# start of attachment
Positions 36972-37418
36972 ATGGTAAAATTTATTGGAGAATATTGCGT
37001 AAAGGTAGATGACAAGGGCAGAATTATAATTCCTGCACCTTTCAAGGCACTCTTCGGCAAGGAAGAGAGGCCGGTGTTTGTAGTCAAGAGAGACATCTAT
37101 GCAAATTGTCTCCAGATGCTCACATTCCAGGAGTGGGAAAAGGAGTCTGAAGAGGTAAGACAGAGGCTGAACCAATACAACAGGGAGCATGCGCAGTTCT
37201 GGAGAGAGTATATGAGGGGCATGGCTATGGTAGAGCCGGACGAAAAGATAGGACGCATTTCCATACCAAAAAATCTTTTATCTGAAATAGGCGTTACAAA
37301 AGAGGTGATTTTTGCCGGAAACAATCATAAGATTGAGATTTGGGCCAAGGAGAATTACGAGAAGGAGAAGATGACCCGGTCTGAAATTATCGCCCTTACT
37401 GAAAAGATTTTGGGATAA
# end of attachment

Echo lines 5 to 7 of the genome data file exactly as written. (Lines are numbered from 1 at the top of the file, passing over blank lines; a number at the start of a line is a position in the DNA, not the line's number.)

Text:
37201 GGAGAGAGTATATGAGGGGCATGGCTATGGTAGAGCCGGACGAAAAGATAGGACGCATTTCCATACCAAAAAATCTTTTATCTGAAATAGGCGTTACAAA
37301 AGAGGTGATTTTTGCCGGAAACAATCATAAGATTGAGATTTGGGCCAAGGAGAATTACGAGAAGGAGAAGATGACCCGGTCTGAAATTATCGCCCTTACT
37401 GAAAAGATTTTGGGATAA